One the one hand, these bits of continuity really do help establish the Marvel Universe as a “real” and interactive place. One the other hand, it slows down an otherwise fast-moving story for a couple of pages, leaving a glitch in the overall pacing.

In the “Tales of Asgard” backup feature, Thor and Loki are on a diplomatic mission to a King named Hymir. Loki talks Hymir into forcing Thor to accept a pair of challenges, with Thor having to accept eternal slavery if he fails. The first challenge is to catch a single fish from the Sea of Eternal Darkness (where the fish happen to be really, really big). The second challenge is to break an enchanted, unbreakable goblet. Thor manages to accomplish both tasks, of course.

I have been regularly raving about Jack Kirby’s art work on Thor and Tales of Asgard and I will continue to do so. But he wasn’t perfect and this story shows one of his rare miscues. Hymir’s large and ornate crown (made distinctive because it plays an important role in the story’s climax) is supposed to look impressive. But the oversized thing just looks darn silly.

Oh, well, not even the best comic book artist can be awesomely cosmic every time.


A burglar manages to get hold of Tony’s attaché case containing the Iron Man armor. He practices enough to get the hang of using it, then goes on a crime spree. Tony is forced to use his old, bulky armor when confronting him. The newer armor is better, of course, but Tony is able to think his way to a victory.

There’s an awkward dues ex machina at the end, though. The burglar knows Tony is Iron Man (he knew it was Tony’s briefcase when he stole it). But when he’s caught, the “strain was too much for him” and is simply rambles on about having invented the armor himself. How convenient.

The Captain America story marks the first modern appearance of Cap’s arch-enemy, the Red Skull. I’m thinking the decision to bring the Skull back now might have been made because Baron Zemo was killed off in the last issue of the Avengers, leaving Cap without an arch-enemy. Also, of course, the Skull is a visually dynamic character—as creepy looking as you can get.

The story itself is still set during World War II (though the Skull will eventually show up again in modern time). The Nazi is offing important army officers and also sabotages a new bomber. But Cap and Bucky soon manage to put him on the run. The Skull escapes at the end of the story, but he’ll be back next issue.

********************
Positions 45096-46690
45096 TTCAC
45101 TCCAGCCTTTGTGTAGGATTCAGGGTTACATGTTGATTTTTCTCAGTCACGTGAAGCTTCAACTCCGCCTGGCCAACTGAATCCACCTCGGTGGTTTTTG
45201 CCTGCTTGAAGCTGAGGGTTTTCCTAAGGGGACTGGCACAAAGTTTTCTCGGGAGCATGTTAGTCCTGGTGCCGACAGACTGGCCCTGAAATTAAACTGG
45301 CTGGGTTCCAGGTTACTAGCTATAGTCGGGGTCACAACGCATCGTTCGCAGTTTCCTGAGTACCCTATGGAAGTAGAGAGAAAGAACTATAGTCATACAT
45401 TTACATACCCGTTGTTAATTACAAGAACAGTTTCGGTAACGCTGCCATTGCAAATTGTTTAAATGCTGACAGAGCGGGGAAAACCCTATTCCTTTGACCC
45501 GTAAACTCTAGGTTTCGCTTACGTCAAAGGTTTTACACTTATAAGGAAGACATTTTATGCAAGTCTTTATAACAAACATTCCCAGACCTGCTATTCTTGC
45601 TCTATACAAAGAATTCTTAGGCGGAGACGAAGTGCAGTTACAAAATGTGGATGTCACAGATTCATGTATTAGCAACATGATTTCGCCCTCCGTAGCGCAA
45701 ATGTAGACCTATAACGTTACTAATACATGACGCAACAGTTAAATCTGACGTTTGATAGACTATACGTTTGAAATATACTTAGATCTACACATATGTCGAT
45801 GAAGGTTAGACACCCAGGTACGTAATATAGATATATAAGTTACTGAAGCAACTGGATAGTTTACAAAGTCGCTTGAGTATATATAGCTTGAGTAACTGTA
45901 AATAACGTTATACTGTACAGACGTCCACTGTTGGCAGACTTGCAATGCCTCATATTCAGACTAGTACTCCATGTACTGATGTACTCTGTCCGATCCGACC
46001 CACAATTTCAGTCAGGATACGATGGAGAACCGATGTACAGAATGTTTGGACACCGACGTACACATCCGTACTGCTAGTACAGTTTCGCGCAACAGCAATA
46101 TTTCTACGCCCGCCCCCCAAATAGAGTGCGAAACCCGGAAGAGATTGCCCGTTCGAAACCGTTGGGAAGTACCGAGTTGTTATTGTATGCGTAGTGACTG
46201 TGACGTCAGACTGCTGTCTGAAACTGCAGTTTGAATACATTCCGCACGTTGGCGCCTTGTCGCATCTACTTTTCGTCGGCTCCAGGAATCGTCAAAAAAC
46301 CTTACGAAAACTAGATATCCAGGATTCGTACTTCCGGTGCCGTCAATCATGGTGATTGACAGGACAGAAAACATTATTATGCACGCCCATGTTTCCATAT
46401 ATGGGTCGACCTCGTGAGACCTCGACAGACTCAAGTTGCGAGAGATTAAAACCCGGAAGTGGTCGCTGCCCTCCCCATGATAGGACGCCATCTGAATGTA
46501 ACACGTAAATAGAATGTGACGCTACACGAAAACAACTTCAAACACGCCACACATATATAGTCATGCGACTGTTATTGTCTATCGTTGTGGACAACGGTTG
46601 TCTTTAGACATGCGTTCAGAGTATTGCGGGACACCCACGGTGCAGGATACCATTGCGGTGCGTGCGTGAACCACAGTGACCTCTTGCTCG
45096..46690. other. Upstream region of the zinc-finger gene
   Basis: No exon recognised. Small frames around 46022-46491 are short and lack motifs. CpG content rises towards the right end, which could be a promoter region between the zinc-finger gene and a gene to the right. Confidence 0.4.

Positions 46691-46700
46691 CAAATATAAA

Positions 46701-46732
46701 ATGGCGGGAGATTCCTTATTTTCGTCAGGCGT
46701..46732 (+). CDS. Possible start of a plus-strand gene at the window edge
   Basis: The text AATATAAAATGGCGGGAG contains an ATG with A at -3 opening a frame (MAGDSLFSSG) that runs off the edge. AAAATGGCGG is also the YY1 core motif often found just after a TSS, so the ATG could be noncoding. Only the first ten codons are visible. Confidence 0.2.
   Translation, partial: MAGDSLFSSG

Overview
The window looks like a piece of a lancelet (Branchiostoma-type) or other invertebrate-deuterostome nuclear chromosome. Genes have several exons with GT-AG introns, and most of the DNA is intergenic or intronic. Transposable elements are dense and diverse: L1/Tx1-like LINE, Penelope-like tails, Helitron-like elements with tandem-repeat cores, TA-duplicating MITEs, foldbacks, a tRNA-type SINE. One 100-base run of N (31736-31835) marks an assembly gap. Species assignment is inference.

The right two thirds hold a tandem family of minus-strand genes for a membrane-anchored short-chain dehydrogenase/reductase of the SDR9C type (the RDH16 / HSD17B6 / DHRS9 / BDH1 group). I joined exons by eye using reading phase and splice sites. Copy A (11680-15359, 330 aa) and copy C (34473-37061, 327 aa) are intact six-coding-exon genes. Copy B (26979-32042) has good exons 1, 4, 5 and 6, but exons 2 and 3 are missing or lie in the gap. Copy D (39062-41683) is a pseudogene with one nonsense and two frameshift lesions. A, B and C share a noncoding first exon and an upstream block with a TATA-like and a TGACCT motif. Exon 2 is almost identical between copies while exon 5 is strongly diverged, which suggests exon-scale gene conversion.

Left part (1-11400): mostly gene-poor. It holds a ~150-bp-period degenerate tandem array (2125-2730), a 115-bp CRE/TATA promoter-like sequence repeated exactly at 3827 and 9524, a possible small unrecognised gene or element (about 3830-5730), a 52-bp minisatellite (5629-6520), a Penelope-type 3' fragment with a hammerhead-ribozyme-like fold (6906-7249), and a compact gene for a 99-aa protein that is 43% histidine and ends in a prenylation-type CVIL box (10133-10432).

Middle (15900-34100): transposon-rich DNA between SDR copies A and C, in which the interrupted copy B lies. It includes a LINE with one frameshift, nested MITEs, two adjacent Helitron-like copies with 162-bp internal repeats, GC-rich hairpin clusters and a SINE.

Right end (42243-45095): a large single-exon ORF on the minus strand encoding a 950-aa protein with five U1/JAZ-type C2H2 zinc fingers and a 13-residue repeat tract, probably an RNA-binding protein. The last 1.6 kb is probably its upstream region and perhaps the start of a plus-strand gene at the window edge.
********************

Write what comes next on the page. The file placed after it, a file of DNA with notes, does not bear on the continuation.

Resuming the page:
We’ll finish up May 1965 next week with visits to Giant Man, Hulk, the Avengers and the X-Men.

Friday, July 9, 2010

Friday's Favorite OTR

Voyage of the Scarlet Queen: “Hattie McCormick and the Patient Stowaway” 12/31/47

The Scarlet Queen is on course to its next Asian port-of-call when a stowaway is discovered aboard. The uninvited passenger is quite forthright about his intention to murder three people when the ship arrives at its destination.

Captain Philip Carney locks the guy up, intending to turn him over to the authorities as soon as possible. But when the stowaway escapes upon arrival at port, Carney feels it’s his duty to warn the potential victim. Soon, he finds himself acting as bodyguard to an enormously fat tavern owner named Hattie McCormick.

But in Carney’s hardboiled, film noir-inspired universe, a situation is rarely that straightforward. Someone is murdered, but there are threads within threads here and its up to Carney to untangle the mess and get to the truth.

Eliot Lewis—one of radio’s finest storytellers—stars as Carney and also directed the series. Gil Doud and Bob Tallman provide a well-constructed script with quirky but realistic characters, giving us yet another fine episode in this superb show.

Click HERE to listen or download.

Thursday, July 8, 2010

Best TV Science Fiction ever?

Sorry to take up nearly two hours of your time, but these two episodes of the original Outer Limits series may represent the absolute best example of made-for-TV science fiction ever. Great script with Robert Duvall doing a fine job underplaying his role as a government agent. The ending is absolutely heart-breaking. The black-and-white photography is perfect for the story as well.

I've always preferred The Twilight Zone to Outer Limits, but Limits was a great show as well and "The Inheritors" arguably edges out even the best of the Zone.

Wednesday, July 7, 2010

History of the Marvel Universe: May 1965, Part 1


The Frightful Four is back, kidnapping Sue to lure the rest of the FF to a remote Pacific atoll, where a “Q-bomb” (an ultra-powerful nuke) has been placed.

The issue begins with a playful moment that reminds us of the family dynamic at work among the Fantastic Four, and a few pages reminding us who makes up the Frightful Four (Paste-Pot Pete, by the way, finally changes his name to the Trapster in this issue.)

Then the story takes off like a bullet, moving quickly from New York to the atoll. Jack Kirby has especial fun with visuals involving Reed Richards. The most notable is when the villains are trying to escape the atoll in their spherical aircraft. Reed stretches his body into a large spring and launches Ben up and through the craft’s hull.